Home / In Depth / Tunisian LGBT activist Rania Amdouni tries to commit suicide

Tunisian LGBT activist Rania Amdouni tries to commit suicide

Tunisian Human Rights and LGTB activist Rania Amdouni tried to commit suicide Monday night at her home in Tunis just days after she was released from prison, sources close to The Levant News said. Amdouni was humiliated, intimidated and attacked by a group of police officers and arrested afterwards. In a show trial in March she was sentenced to six months in prison for ‘insulting a public officer’.

By Arthur Blok
Before the failed suicide attempt the Tunisian gay activist posted a suicide not on Facebook. Soon after her good friend Hamza Nasri, a member of the Tunisian Association for Justice and Equality (Damj), rushed to her house and brought her to a hospital in the Montfleury district of the capital.

Translated text of the Arabic Facebook post:
‘Sorry my friends. I wanted to be a bright candle in the world, but I was laughed at.
Goodbye sad life. Goodbye nasty monsters. Goodbye fascist system.
I fought, I resisted, but I failed.
Maybe we’ll see each other in a better world one day.’

Soon after the incident Hamza Nasri sent out the following statement about Amdouni’s condition: “Rania is getting better, she is in the intensive care unit of a hospital in the Montfleury quarter of the city. Her condition is stable.”

Nasri works as a program coordinator with the association on promoting vulnerable rights in Tunis. Damj provides legal, psychological and social assistance to the LGTBI community. Nasri: “Being gay is a criminal offence in this country. If you are found guilty you can be sentenced up to three years in prison. One of our main goals is the de-criminalization of homosexuality in Tunisia.”

Rania Amdouni case
On 27 February, Rania Amdouni went to a police station to file a complaint about the continuous harassment she has faced from the police in relation to her LGBT activism and her participation in protests against police violence and deteriorating socio-economic conditions. Instead of registering her complaint, she was arrested.

On 1 March, without being questioned or given the right to challenge her detention, Amdouni was formally charged with ‘insulting a public officer while he was carrying out his duties,’ punishable by up to one year in prison under Article 125 of the Penal Code.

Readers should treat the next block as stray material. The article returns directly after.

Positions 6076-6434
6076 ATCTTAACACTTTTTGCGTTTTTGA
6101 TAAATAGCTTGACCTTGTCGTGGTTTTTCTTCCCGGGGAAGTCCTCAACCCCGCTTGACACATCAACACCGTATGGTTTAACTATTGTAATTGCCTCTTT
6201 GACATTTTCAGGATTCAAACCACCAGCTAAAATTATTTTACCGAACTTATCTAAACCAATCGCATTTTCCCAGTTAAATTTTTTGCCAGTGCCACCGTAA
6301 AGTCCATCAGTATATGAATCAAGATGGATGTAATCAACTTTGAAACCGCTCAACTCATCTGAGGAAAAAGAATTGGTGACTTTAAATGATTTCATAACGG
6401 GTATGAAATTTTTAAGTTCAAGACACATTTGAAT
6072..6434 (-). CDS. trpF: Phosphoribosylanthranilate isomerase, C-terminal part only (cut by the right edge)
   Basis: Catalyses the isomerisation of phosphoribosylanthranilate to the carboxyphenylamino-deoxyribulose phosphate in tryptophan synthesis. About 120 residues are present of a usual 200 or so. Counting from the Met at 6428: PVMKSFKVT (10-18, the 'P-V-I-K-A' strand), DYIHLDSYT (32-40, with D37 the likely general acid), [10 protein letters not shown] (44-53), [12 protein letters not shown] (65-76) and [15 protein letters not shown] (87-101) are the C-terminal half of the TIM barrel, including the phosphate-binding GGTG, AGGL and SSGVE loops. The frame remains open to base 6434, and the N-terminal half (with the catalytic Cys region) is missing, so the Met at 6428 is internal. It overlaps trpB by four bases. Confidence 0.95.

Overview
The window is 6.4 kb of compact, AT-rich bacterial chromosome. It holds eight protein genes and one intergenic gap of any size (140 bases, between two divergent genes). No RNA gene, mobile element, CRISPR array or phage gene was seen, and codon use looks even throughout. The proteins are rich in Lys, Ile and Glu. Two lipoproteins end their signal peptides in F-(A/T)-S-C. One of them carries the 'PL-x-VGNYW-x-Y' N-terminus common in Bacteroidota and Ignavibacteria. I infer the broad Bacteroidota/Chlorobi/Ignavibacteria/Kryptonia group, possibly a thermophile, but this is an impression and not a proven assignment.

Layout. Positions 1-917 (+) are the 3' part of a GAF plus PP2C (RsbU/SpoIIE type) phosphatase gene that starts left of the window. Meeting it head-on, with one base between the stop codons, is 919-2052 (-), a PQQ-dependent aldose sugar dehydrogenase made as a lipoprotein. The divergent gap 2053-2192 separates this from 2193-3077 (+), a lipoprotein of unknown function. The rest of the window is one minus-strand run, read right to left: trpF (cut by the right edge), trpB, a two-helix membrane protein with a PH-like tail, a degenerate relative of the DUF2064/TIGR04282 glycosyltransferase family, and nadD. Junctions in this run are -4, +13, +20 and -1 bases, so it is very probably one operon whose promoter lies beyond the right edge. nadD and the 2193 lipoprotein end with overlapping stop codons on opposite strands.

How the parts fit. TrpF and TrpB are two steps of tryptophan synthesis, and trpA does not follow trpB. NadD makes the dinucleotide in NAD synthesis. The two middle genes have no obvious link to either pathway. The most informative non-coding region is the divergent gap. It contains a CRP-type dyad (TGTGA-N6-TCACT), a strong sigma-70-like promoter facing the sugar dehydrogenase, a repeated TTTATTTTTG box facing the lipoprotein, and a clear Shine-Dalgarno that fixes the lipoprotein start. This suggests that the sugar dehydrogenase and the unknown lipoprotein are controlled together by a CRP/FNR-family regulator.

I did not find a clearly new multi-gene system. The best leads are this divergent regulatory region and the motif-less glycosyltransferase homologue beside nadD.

She was also charged with ‘causing embarrassment and disruption’, and ‘visible drunkenness.’ On 4 March, the District Court of Tunis convicted her on all three charges and took her into custody. She is currently imprisoned at the Manouba women’s prison in Tunis.

In a Facebook post published after her arrest and while in custody at the Septième police station, Rania Amdouni said: “I have been arrested because I cannot accept this harassment that I’m subjected to anymore.”

Under international law, ‘insult’ is not a recognizable offense and does not justify a limitation on freedom of expression. In addition, the UN Human Rights Committee has stated that “the mere fact that forms of expression are considered to be insulting to a public figure is not sufficient to justify the imposition of penalties”.

In August 2020, a police officer verbally abused Amdouni, as she walked by a group of officers in downtown Tunis, leading to a verbal argument between the two. This attracted attention from passers-by who then attacked her and three of her friends. The police did nothing to intervene and even incited the violence by using homophobic insults.

Amdouni formally pressed charges and an investigation was opened. However, despite the fact the identities of the officers involved are known, they were not suspended or arrested following the investigation.

Police harassment against her escalated after her participation in socio-economic protests in January 2021. Photos of her standing in front of police officers holding shields during a demonstration on 30 January went viral and unleashed a campaign of online harassment against her based on her gender identity and her appearance.

Najet Zammouri vice president of the Tunisian League of Human Rights (LTDH) is deeply saddened by the course of events in the past 24 hours. “The LTDH deeply regrets the deteriorating Human Rights condition in Tunisia. It is driving young people insane. We hope that what happened to Rania Amdouni is a wake up call for our policymakers”, Zammouri said.

Arthur Blok is the Executive editor-in-chief of the Levant News, contact him @ thelevant2020@gmail.com.

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